Shares of Wabtec (NYSE:WAB) lost 10.9% in August, according to data provided by S&P Global Market Intelligence, as the rail equipment manufacturer took a short-term hit as it works to simplify its structure following a complex merger. Most of the losses occurred early in the month, with Wabtec shares down more than 20% for the month at one point before gradually clawing back some of the decline.
Wabtec, short for Westinghouse Air Brake Technologies, is in the process of digesting its merger with the locomotive and rail business of General Electric. The deal gave Wabtec considerably more size and scale, but it did create some overhangs for the stock.
Terms of the transaction initially called for GE shareholders to receive 40.2% of Wabtec, and for GE to retain a 9.9% stake in the combination along with receiving $2.9 billion in cash. It was always assumed GE would look to sell the shares, and the company did just that in a series of transactions, including a sale of 20,485,156 shares announced Aug. 9.
The market wasn't able to absorb all of that new liquidity, causing shares of Wabtec to decline in the days following the announcement.
Wabtec and its railroad equipment peers also tend to trade on the outlook for the economy and on global trade expectations. Strong rhetoric from both the U.S. and China early in the month likely contributed to the weakness in Wabtec shares, as railroad operators are seen as less likely to invest in expansion and new equipment when they are facing an uncertain outlook.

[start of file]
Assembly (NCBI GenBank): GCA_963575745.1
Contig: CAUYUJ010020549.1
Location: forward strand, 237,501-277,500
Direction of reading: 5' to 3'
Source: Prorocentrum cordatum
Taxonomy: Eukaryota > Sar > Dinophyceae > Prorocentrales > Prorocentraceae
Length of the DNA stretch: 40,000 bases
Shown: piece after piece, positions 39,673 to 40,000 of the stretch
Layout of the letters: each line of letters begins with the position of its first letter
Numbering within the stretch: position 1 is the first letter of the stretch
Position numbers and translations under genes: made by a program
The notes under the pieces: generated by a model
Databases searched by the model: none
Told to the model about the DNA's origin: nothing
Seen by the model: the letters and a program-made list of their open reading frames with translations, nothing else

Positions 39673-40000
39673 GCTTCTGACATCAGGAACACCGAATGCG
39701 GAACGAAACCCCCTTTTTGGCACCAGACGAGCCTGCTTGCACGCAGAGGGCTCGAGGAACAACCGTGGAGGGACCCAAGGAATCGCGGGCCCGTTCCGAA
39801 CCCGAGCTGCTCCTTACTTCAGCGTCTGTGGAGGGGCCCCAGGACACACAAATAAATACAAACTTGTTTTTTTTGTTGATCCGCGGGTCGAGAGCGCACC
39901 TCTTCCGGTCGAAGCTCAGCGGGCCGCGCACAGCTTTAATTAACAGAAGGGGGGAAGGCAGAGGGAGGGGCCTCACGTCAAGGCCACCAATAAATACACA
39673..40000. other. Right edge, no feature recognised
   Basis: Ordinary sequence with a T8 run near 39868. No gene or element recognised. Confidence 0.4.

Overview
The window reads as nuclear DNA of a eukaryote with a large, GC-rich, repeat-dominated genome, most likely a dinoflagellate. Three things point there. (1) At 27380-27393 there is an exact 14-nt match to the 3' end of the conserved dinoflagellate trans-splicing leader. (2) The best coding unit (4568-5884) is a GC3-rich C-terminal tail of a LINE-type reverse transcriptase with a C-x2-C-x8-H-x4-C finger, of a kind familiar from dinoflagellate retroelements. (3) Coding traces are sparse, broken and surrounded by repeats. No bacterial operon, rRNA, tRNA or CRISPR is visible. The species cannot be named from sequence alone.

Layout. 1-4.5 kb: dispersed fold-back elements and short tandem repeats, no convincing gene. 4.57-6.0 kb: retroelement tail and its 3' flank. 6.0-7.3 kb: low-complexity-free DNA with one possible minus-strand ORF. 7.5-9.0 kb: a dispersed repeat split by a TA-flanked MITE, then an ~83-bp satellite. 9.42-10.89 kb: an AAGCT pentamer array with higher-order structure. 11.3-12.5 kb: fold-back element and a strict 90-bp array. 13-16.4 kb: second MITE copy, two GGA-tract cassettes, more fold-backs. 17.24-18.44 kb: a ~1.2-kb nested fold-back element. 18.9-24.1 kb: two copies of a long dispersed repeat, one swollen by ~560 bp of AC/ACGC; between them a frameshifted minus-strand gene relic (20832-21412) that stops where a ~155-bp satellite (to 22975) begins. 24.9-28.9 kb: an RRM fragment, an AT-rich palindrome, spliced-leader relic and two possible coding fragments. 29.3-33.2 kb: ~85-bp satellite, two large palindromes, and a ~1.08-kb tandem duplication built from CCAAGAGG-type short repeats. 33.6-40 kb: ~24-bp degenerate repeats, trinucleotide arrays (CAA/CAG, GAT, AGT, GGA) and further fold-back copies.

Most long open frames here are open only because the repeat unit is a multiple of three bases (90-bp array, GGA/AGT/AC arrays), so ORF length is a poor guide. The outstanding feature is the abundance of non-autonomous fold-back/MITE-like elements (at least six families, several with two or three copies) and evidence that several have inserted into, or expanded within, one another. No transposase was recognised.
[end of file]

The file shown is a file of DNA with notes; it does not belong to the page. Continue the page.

A long list of shipping stocks has been volatile as the markets try to determine what will become of the U.S./China trade spat.
Wabtec investors have been on a roller-coaster ride this year, with shares up more than 10% year to date on at least two occasions in 2019 and down by a similar amount twice. And, like a roller coaster, the net result is you've gotten nowhere. Wabtec is up less than 1% year to date, well short of the S&P 500's 19% growth for the year.
The initial results show the GE integration proceeding as planned, with the company accelerating its cost reduction and synergy initiatives. Investors should feel confident that over the long haul, Wabtec over will be one of the most powerful operators in its sector.
The question is how strong will the sector be, given the continued economic uncertainty and a push by railroads to get more out of their existing equipment, which could reduce new equipment spending. As the GE merger haze clears, investors need to watch those factors closely when trying to determine what's around the bend for Wabtec.